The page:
How can I get safe?

Call 9-1-1 if you are in immediate danger. Get yourself and your children away from your attacker if you can.

Call your local domestic violence program, such as the YWCA’s 24/7 hotline at (413) 733-7100 or (800) 796-8711. Domestic violence programs offer emergency shelter, safety planning, counseling, and other support and services. The YWCA hotline is free and confidential.

How do I support a loved one who is being abused?

Domestic violence in a relationship can cause a victim to feel alone and be isolated from significant others. As difficult as it is to watch someone you love go through something like this, it is extremely important that the person knows that they have you for support and that you will be there for them regardless of the decision they make. Many times, the person you love and care about may not be ready to leave the relationship and may never choose to leave. People who experience domestic violence often just need to know that you are there to listen and be supportive. Express your concern for their safety but don’t give ultimatums and don’t talk negatively about the abuser. Offer resources for help but understand if needs to be the victims decision to make a call for help. Call your local domestic violence hotline to discuss your concerns. A hotline can also support you as a significant other.

I was told to get a restraining order (209-A), but I'm afraid. What can I do?

It is important or you to discuss your situation with your local domestic violence hotline or with a victim advocate in your local court. Safety planning is important and should be a first step before making any decisions. An advocate will be able to meet with you and develop a plan with you on how you can stay safe. An advocate will also help you assess your own risk to determine what options may be best for you.

I've been hurt. Was I raped?

Rape is forced sexual intercourse, including vaginal, anal, or oral penetration. Penetration may be a body part or an object. Rape is also a legal term that is defined in Massachusetts by three elements: penetration of any orifice by any object; force or threat of force; against the will of the victim.

Where can I get help if I think I was sexually assaulted or someone I know needs help?

If you think you or a friend or loved one was sexually assaulted, you can call our 24-hour hotline at (413) 733-7100 and talk to a trained sexual assault counselor to discuss your options.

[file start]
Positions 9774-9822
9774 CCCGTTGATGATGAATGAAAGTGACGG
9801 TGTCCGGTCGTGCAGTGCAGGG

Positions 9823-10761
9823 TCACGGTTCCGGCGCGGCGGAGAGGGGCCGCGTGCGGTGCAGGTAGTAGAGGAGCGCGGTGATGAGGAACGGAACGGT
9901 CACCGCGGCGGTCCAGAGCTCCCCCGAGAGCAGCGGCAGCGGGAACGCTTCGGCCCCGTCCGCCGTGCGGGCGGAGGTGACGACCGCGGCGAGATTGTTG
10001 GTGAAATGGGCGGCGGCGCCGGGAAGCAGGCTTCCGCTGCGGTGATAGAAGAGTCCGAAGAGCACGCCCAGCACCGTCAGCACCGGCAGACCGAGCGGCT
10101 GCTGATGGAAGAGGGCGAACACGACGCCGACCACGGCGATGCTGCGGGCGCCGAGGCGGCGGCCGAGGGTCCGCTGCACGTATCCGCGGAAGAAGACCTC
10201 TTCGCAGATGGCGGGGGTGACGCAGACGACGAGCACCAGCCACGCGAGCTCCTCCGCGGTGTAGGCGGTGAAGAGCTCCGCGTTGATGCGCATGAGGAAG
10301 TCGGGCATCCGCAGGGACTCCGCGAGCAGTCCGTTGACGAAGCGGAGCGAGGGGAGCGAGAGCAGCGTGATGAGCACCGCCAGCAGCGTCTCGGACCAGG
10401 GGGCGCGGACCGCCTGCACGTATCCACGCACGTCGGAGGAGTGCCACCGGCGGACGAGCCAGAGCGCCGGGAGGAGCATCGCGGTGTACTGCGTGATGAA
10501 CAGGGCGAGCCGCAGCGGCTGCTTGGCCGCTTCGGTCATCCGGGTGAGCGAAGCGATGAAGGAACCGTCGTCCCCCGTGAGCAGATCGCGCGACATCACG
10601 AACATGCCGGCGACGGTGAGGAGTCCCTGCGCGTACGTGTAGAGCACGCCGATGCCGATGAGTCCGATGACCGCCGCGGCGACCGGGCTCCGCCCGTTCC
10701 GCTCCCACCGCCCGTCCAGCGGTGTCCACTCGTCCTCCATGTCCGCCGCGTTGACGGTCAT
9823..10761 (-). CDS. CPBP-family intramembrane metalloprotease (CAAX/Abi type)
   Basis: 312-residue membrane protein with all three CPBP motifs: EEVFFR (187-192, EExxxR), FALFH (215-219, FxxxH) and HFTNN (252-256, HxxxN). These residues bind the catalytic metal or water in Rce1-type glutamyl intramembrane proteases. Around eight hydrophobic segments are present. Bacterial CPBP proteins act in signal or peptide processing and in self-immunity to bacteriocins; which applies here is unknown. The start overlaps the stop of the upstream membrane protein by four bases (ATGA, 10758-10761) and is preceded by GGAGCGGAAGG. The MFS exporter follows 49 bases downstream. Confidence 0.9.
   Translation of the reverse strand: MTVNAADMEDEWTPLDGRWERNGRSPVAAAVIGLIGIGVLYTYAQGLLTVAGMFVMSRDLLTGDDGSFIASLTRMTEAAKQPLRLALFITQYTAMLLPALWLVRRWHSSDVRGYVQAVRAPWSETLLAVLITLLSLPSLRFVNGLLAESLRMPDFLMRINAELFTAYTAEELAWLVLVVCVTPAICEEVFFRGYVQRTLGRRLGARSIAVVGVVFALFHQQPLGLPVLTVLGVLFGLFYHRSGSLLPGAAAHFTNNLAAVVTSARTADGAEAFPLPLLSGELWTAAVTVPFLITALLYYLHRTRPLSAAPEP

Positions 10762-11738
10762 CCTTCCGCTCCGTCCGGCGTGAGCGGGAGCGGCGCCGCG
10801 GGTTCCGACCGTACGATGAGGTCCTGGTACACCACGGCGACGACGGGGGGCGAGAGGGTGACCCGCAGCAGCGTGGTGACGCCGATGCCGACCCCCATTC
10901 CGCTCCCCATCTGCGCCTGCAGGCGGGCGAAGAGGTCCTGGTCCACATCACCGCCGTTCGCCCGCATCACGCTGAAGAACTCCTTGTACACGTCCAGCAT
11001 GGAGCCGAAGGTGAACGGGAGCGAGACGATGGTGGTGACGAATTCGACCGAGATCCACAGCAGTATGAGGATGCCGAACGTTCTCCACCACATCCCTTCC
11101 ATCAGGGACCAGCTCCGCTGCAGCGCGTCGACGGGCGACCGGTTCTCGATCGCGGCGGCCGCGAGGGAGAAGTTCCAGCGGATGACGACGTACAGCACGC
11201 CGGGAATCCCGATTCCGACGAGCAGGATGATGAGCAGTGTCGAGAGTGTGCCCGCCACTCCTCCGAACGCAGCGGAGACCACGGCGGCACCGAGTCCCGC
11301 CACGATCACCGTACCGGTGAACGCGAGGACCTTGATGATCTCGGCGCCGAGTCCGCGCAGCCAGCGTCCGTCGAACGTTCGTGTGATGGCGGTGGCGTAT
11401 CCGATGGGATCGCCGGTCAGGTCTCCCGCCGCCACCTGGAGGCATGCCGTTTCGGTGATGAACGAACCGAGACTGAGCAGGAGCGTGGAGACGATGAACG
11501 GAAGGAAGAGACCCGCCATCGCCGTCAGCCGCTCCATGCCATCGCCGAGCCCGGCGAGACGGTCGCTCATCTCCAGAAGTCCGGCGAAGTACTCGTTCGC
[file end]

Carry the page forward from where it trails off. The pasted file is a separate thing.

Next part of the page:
Options can include:

  • Going to an emergency room and asking for assistance. There you can get medical attention needed to determine the risks of STD’s and pregnancy. If you wish, you can request an evidence collection kit at the hospital so that you can preserve any evidence of the attack.
  • Call 9-1-1 or go to the police station to report the incident
  • Pursue prosecution of the attacker. The Massachusetts Victim Bill of Rights (M.G.L. c.258B) provides rights and services to crime victims and survivors in order to ensure a meaningful role for them in the criminal justice system. To learn more about your rights, visit
  • Or do nothing listed above. It is your decision to go to the hospital, collect evidence or report it to the police. These are difficult decisions to make, but our Sexual Assault Counselors can provide information and support when making these decisions. We can also offer meeting you at the police department and emergency room to support you and provide advocacy.

You may also just want to meet with someone and talk about it. Sometimes talking to someone helps alleviate some of feelings that you may be experiencing after a sexual assault. After a sexual assault, it is normal to experience a range of emotions. There is no one “normal” reaction to sexual assault.

Some common reactions include:

  • Shock and disbelief
  • Mistrust, sense of betrayal
  • Anger
  • Anxiety
  • Depression
  • Numbness
  • Mood swings
  • Fear of being alone or leaving home
  • Hopelessness
  • Shame
  • Difficulty Concentrating
  • Nightmares/Insomnia
  • Jumpiness